Here’s a great interview with Michael Mauboussin in the latest Graham & Doddsville newsletter in which he discusses his insights on his value investing strategy and process. Also included in the interview are his thoughts on what separates great investors from average investors and how much of being a successful value investor is built into ones natural personality. Here is an excerpt from that interview:
Graham & Doddsville: Would you say in your opinion, an important difference between a good versus a great investor is that ability to manage the behavioral side?
Michael Mauboussin: That’s why I evolved that part of my course because knowing the mechanics of valuation, or knowing how to do the strategy analysis is almost the ante to the game. If you can’t do that, you’re not even in the game. Everyone has to be able to do that. If you distinguish the great investors from the average investors, it’s not because their cost of capital calculation is more accurate. It almost always has to do with the fact that they’re able to make good decisions and be correctly contrarian in adversity.
Seth Klarman’s got this line that I love: “value investing is, at its core, the marriage of a contrarian streak and a calculator.” The contrarian streak means if everyone thinks one thing, I’m going to at least examine the other side. But the consensus is often right. Being a contrarian for the sake of being a contrarian is a bad idea.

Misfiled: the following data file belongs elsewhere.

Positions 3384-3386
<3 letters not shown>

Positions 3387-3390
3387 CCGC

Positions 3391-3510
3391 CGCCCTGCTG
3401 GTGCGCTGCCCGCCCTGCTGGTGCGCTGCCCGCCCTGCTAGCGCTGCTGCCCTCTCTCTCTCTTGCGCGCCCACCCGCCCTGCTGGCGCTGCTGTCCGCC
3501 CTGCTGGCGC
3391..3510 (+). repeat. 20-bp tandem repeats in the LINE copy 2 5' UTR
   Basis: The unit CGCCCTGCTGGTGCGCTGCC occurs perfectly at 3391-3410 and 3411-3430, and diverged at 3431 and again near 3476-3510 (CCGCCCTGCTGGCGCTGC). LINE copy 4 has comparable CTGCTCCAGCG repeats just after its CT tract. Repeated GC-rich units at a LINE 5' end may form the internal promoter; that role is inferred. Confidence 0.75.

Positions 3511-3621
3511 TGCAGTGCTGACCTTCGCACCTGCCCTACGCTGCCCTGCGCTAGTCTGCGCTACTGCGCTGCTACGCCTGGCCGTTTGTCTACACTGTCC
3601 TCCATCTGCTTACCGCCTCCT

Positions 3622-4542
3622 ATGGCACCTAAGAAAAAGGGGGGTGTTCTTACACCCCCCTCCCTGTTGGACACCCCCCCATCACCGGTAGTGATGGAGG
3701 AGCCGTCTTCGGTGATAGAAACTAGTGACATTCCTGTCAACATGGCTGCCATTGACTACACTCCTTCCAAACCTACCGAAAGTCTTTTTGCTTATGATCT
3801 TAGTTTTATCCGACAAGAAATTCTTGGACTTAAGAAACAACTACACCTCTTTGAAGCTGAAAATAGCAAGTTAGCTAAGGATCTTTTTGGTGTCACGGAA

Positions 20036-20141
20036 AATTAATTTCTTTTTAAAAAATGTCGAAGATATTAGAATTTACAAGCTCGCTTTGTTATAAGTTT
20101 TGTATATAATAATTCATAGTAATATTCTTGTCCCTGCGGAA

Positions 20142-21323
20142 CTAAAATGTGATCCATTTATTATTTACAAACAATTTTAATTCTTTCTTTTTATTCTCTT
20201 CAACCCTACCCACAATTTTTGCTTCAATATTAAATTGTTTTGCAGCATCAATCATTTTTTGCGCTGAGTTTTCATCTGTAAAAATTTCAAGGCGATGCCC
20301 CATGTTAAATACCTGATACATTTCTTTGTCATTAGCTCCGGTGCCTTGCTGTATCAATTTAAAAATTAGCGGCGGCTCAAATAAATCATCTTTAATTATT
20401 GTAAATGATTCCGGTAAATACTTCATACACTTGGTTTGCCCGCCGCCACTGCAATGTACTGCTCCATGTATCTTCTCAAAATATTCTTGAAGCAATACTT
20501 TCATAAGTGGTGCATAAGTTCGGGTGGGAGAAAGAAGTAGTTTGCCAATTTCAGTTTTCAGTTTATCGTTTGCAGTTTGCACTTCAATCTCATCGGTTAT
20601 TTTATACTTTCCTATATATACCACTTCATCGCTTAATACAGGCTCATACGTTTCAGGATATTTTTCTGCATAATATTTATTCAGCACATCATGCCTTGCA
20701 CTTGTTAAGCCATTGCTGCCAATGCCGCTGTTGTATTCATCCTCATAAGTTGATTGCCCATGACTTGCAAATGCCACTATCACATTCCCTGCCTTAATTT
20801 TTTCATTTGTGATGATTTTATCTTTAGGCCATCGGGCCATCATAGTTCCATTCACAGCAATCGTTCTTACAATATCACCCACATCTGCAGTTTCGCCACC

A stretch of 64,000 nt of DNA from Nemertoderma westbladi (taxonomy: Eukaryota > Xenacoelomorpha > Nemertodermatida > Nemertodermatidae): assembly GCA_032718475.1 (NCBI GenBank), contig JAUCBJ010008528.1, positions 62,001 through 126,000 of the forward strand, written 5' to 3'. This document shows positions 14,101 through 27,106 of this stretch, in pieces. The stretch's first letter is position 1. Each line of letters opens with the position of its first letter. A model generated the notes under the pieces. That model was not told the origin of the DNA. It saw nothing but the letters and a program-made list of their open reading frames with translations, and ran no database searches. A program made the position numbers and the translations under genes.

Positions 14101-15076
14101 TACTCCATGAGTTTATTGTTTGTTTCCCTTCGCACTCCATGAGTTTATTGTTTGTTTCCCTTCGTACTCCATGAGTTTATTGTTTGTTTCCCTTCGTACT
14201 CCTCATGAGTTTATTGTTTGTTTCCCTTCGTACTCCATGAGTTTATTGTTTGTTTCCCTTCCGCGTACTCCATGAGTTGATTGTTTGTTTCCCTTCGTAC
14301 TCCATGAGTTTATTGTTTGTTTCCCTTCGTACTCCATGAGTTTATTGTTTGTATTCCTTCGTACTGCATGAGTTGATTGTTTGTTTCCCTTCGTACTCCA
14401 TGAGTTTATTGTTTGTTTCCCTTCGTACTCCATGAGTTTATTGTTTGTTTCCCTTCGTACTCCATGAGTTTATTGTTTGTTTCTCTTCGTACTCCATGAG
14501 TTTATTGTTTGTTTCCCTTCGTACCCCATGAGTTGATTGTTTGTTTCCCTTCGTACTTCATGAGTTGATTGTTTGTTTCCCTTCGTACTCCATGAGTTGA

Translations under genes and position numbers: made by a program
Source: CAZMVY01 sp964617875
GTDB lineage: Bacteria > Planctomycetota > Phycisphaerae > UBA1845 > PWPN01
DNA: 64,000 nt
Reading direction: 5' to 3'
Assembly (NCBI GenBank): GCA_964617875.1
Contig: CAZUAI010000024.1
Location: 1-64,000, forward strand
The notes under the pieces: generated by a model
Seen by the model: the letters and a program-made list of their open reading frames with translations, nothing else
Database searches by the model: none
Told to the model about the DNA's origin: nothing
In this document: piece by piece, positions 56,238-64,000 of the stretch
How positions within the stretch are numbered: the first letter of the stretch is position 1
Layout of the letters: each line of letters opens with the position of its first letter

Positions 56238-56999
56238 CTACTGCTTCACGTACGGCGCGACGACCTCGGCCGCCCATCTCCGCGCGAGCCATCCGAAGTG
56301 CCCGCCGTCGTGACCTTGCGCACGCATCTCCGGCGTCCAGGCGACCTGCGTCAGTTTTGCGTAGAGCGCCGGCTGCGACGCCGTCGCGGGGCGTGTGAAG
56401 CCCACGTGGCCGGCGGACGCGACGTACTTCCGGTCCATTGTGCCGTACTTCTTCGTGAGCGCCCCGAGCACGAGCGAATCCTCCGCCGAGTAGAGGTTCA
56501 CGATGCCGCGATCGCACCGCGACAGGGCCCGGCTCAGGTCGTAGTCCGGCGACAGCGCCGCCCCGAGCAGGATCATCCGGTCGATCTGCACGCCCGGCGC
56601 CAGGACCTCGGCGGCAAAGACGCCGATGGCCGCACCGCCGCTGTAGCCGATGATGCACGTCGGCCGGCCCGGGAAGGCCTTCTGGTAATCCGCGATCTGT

The second part, the calculator, is really crucial. It’s really the combination of being willing to take the other side when expectations are mispriced.
There’s another interesting question, which is, how much of this is just your natural personality? How many value investors are born that way, and how many can be trained? I think a lot of this is based on people’s natural proclivities, and we can add on some tools to help people get better at it, but guys like Warren Buffett, Charlie Munger, and Gary Brinson seem to be that way naturally.
Later in the interview he added:
There’s a famous quote from John Maynard Keynes, “worldly wisdom teaches that it is better for reputation to fail conventionally than to succeed unconventionally.”
If I’m short retail, and everybody else is short retail and it goes up, yeah, it’s too bad, but everybody else had the same view. We’re all together, right?
That’s where it becomes really difficult. A lot of the great investors I’ve been around, somehow they don’t care much about what other people think. It’s actually a phenomenally good trait as an investor and a phenomenally not good trait as a human being.
You can read the full Mauboussin interview in the latest Graham & Doddsville newsletter here.
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